Another church with a spectacular rose window is Manarola’s Church of San Lorenzo. This church, also constructed in the fourteenth century, is known for its Gothic façade and Baroque interior. In addition to the rose window, the façade features a bas-relief depicting the scene of San Lorenzo’s martyrdom. The church houses a remarkable triptych from the fifteenth century that portrays San Lorenzo, the Madonna with Child, and Santa Caterina. The church’s bell tower was once used as a guard tower as well.

Not to be confused with the church of the same name in Monterosso, Riomaggiore’s Church of San Giovanni Battista dates back to the fourteenth century, however the façade is much more recent after being rebuilt in the nineteenth century. Today, the façade of the church features a Neo-Gothic style with a beautiful rose window. Inside the church, visitors will find an organ dating back to the nineteenth century, several frescoes by various artists such as Benedetto Antelami, and a wooden crucifix. Notably, the square directly in front of this church offers a spectacular view of Riomaggiore.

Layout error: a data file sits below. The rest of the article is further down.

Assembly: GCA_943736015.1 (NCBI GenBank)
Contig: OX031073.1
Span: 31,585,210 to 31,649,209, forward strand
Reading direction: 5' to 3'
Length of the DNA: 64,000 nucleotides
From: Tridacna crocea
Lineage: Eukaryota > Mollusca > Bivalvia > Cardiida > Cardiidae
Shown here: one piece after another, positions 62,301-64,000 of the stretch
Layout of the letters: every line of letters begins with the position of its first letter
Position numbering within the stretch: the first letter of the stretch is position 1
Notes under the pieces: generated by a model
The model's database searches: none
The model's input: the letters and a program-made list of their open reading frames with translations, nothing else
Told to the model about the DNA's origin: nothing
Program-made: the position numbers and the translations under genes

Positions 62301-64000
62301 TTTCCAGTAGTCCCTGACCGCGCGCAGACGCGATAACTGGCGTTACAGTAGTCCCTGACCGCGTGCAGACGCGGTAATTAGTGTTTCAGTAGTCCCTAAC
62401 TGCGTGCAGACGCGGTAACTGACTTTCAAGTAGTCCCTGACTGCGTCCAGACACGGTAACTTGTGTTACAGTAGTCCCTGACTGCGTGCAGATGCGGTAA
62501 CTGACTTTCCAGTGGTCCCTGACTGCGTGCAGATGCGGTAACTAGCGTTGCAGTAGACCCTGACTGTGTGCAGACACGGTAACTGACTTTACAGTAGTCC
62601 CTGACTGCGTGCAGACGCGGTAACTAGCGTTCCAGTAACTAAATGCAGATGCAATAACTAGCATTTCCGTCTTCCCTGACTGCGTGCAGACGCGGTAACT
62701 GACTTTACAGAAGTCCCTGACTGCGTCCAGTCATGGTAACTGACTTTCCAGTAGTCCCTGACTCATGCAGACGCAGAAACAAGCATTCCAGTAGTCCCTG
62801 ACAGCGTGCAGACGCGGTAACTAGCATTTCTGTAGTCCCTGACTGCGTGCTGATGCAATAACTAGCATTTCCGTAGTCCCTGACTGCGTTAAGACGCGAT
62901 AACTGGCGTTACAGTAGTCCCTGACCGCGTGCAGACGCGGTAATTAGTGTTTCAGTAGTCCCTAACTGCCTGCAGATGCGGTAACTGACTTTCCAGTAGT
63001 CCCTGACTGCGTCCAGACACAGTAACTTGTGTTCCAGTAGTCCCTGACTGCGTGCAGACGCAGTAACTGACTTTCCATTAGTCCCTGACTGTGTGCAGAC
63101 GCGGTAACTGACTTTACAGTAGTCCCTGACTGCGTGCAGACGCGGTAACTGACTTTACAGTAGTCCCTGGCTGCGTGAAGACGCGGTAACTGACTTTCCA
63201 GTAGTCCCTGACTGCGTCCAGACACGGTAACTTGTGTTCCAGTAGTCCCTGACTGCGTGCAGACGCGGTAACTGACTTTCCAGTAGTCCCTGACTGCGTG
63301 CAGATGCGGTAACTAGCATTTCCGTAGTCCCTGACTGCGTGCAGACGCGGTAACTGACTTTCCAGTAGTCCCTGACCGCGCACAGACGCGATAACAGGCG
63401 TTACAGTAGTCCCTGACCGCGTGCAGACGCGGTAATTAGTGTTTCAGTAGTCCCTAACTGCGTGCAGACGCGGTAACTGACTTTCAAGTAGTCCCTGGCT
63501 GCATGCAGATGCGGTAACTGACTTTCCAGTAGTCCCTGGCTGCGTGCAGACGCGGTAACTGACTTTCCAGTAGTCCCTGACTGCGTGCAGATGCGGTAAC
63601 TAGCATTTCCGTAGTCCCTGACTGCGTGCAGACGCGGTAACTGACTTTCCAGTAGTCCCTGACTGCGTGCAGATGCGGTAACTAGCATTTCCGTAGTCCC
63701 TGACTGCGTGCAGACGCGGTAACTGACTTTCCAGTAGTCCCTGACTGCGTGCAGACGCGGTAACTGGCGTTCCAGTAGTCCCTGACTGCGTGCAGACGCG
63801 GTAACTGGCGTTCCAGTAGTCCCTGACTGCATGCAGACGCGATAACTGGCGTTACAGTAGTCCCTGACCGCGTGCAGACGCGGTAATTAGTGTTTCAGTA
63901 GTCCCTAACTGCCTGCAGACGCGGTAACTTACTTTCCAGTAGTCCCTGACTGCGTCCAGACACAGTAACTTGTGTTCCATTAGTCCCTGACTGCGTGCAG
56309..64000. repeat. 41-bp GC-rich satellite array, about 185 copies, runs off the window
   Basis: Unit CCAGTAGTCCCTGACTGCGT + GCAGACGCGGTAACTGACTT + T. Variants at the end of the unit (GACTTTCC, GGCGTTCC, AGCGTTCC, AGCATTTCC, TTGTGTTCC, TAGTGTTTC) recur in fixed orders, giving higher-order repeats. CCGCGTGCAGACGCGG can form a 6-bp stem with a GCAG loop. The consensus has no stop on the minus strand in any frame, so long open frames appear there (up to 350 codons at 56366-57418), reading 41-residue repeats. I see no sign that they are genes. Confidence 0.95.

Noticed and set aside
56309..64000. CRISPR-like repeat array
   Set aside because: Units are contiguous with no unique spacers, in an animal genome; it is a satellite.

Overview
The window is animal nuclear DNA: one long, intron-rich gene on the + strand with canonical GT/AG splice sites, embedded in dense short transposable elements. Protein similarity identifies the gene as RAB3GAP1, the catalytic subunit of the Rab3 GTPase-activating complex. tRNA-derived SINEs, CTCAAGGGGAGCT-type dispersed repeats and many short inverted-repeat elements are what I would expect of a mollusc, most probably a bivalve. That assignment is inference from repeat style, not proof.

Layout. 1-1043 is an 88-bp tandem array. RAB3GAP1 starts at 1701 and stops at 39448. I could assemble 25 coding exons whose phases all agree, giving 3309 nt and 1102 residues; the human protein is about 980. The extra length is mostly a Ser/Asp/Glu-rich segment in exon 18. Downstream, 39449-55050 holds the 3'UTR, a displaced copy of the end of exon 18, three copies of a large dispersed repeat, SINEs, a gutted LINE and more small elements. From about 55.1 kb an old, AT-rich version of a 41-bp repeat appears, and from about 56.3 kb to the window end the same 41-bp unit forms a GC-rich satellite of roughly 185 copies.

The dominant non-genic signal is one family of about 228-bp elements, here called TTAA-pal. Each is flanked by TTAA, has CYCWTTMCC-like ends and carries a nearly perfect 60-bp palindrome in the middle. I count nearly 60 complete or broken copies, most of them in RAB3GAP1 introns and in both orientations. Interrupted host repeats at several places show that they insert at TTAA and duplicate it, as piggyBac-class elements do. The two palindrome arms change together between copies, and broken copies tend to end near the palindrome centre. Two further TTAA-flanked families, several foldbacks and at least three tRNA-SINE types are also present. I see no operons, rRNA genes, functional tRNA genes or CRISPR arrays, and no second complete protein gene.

Other must-see sites throughout Cinque Terre include the Sanctuary of Our Lady of Soviore in Monterosso, the Convent of the Capuchin Friars in Monterosso, the Castle of Riomaggiore, and the Doria Castle in Vernazza. There are various oratories present throughout the villages, including San Rocco in Riomaggiore, Confraternita dei Bianchi in Monterosso and Disciplinati of Santa Caterina in Corniglia.

Also worth visiting is the Mill of Pié de Campo in Manarola, a perfect off the beaten path destination. Though there were many mills in the area for centuries, this is the only one that was left intact after its closure in 1963. In the past, nearly every family in Manarola had a vineyard and an olive grove. Prior to the advent of electricity, the families would harvest their olives and package them in a jute sack with the family name written on it. Then, the olives would be ground for free at one of Manarola’s five mills. Today, it is possible to visit the mill, which retains its ancient structure and the parts that were once used to grind the olives.